…most of the time instructions are written in a perfectly logical way – sew the bodice first, then the skirt, then the sleeves then the collar…..this is fine but it does mean that you will be up and down from your sewing machine pressing and sewing each stage and not necessarily making the most of the time you have.

But if we want to Batch sewing tasks to create a better flow to our sewing we can group similar processes together.

 

Look at the Order of Work for our Kate Dress

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Everything is logically ordered but there are three separate incidents for sewing binding and neatening and pressing seams !!

So if we try and group the steps by the process involved it might look a bit like this…

Kate Dress Order of Work colour coded

The different tasks have been grouped by similar process – flat sewing, neatening, pressing… etc.

Then if we re-listed the Order of Work we could achieve a better flow and be more productive.

Kate Dress Order of Work Batched

It has reduced the number of steps from 27 to 19 which means more time for sipping coffee and eating cake. It also means that you won’t be hopping up and down from sewing machine to ironing board and can do several jobs in one place before having to move work stations. And you don’t have to keep changing machine settings to sew different types of stitch.

Basically it all boils down to the fact that I think I am quite lazy so anything that can make my life simpler and more easy to manage I’m all for. You can use my Order of Work download  if you want to try streamlining your own sewing. You can then use highlighters to group certain tasks or processes together and then re-write your Order of Work to make your sewing life easier.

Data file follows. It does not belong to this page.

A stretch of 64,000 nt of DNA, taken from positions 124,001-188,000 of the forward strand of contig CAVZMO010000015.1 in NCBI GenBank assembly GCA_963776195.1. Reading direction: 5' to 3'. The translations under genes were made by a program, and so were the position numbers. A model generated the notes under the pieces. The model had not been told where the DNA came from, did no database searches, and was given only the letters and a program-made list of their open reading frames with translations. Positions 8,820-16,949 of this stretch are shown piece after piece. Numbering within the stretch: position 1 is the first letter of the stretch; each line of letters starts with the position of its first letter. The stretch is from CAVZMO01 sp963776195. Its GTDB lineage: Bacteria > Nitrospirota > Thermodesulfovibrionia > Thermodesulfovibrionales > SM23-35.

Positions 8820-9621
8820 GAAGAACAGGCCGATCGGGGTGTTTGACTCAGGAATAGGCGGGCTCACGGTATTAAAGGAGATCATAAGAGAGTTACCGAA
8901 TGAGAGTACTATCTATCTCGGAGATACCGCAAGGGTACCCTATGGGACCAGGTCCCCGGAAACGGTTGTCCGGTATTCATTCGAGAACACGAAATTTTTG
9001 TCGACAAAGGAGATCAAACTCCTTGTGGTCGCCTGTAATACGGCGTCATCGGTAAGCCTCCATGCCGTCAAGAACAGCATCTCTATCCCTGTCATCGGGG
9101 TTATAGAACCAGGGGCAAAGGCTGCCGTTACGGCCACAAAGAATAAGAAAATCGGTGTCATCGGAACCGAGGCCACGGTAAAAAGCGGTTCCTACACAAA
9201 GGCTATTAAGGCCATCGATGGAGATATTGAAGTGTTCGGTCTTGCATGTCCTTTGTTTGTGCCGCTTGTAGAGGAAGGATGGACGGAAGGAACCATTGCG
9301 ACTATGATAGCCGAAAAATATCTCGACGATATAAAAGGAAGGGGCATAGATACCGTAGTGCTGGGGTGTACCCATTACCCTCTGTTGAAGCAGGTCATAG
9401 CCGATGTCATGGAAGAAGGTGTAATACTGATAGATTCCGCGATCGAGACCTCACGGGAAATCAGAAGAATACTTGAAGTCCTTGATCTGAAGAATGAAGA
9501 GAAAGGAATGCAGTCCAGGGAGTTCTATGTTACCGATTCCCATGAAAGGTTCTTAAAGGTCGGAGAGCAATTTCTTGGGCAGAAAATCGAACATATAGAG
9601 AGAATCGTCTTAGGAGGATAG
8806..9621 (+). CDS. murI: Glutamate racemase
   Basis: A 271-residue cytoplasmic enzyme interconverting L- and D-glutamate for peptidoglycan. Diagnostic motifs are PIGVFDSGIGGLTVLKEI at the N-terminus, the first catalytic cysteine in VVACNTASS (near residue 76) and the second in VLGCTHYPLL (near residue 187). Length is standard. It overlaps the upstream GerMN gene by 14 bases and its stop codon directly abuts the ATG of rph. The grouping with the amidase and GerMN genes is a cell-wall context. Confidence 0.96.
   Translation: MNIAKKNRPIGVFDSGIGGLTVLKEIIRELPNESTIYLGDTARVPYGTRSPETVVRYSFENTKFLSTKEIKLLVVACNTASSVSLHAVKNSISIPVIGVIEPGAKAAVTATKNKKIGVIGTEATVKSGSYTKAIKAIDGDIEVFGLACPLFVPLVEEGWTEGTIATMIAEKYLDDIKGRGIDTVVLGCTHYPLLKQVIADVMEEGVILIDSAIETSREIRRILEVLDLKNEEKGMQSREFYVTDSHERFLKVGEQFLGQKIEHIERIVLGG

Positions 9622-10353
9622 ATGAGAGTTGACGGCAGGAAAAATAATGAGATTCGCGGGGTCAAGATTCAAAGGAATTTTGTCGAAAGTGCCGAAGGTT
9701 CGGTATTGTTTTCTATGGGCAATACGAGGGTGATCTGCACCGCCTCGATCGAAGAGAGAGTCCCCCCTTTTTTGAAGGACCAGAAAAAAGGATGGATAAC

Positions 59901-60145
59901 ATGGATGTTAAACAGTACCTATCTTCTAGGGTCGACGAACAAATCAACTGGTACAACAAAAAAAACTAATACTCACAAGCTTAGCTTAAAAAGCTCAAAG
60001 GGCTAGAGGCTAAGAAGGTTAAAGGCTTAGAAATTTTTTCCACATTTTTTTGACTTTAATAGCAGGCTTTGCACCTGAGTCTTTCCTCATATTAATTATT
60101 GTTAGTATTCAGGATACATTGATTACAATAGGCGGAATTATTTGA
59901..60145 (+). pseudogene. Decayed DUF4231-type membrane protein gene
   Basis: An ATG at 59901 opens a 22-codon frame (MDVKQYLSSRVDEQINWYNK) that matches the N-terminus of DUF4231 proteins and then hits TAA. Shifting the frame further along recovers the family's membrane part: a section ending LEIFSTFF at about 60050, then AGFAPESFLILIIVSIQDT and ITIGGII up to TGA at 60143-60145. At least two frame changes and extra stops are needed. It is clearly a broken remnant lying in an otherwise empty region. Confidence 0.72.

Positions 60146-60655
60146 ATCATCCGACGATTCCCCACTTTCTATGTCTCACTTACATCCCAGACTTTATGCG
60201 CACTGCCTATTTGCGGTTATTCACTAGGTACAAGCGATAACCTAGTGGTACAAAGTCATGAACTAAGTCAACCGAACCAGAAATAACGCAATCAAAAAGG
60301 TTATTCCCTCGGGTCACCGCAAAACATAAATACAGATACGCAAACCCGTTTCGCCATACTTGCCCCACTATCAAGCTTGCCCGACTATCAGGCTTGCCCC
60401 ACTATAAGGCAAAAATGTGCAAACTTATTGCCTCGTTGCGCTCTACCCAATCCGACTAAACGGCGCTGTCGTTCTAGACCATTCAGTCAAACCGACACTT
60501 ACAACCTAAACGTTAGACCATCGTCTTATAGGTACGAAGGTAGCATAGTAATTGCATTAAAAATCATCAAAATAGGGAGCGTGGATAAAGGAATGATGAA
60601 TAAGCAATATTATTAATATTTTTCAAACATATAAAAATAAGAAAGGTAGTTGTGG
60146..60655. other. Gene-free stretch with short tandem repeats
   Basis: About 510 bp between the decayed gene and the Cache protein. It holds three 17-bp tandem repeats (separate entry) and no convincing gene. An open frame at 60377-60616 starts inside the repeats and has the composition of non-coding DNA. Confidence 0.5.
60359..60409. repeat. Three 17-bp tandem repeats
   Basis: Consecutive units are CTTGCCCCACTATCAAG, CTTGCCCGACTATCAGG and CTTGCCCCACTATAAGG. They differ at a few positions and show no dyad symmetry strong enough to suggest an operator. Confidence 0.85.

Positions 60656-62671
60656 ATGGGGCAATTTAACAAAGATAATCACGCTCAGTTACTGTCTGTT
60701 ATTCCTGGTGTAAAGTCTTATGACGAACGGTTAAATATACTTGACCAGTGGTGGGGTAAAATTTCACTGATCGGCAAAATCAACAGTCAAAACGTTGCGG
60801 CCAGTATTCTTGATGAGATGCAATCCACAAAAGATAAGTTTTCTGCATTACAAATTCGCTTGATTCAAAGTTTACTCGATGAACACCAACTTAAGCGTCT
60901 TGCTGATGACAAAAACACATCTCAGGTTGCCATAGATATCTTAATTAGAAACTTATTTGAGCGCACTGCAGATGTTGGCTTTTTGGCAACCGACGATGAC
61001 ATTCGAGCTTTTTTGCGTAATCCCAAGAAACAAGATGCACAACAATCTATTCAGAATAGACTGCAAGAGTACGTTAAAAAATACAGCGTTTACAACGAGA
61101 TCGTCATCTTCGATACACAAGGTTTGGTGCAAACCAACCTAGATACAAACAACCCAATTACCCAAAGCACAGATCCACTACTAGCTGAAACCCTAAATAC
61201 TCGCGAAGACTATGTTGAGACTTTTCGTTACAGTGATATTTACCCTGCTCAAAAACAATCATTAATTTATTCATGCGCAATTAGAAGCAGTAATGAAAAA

Maybe you do this already without really realising it? Or maybe this is a lightbulb moment for you. Let me know how you streamline your own sewing.

 

Plan to Sew

IMG_1388“I don’t get a lot of time to sew”. That might sound like a bit of an oxymoron from someone who owns a fabric shop.

But it is true.

As with most people who run their own businesses the work other people get to see is only about 20% of what actually needs to be done. The rest of the 80% of what happens is often done behind the scenes or during a late night at home on the kitchen table.

So I have to make the most of any time that I do have to sew.

In fact I had booked this week away from the shop so I can actually sew stuff for me. I knew there were certain things I needed to get done this week as a matter of course – a business doesn’t just run itself, so I made sure I designated a certain amount of time to those. But in the weeks before hand I knew that I needed to plan out exactly what I wanted to sew so that I could get as much done as I could.

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Because I usually sew a few projects in one go I like to make sure that I have everything to hand that I know I’m going to need. There is nothing worse than getting into a sewing project and finding out that you need half a metre of ¼” wide elastic – or whatever, and then have to go hunting around your sewing room or physically go shopping.

So I do make a plan. The plans I use for sewing for myself are similar to the ones I use when creating a new pattern. They contain all the information I need to make sure the project goes as smoothly as possible. You can download and print off a copy of the Project Planner to help you plan too.

I also include a bit of space on the second page to evaluate how the project went. It can be really useful to note down any tricky areas or things that you would do differently. If like me you have a few patterns that you return to time and time again it can be very helpful to remember to spend more time on a particular step to make sure you get it just right, or to miss out any steps if you don’t want to add a particular feature.

IMG_1406One of my goals this year is to try and streamline the way I work. My brain just doesn’t work in a logical linear way and I do find myself….oooh fabric!! getting distracted easily. So I find that I am looking at ‘process and systems’ more closely at the moment to see if I can find ways of increasing my efficiency.  Planning definitely helps! Once it is out of your head and on a page it’s one less thing to think about.

So I would highly recommend planning your sewing if time is limited, or even if it’s not it can just help you sew better.

Do you plan? And if so does it help? Or are you more of an impulsive sewer?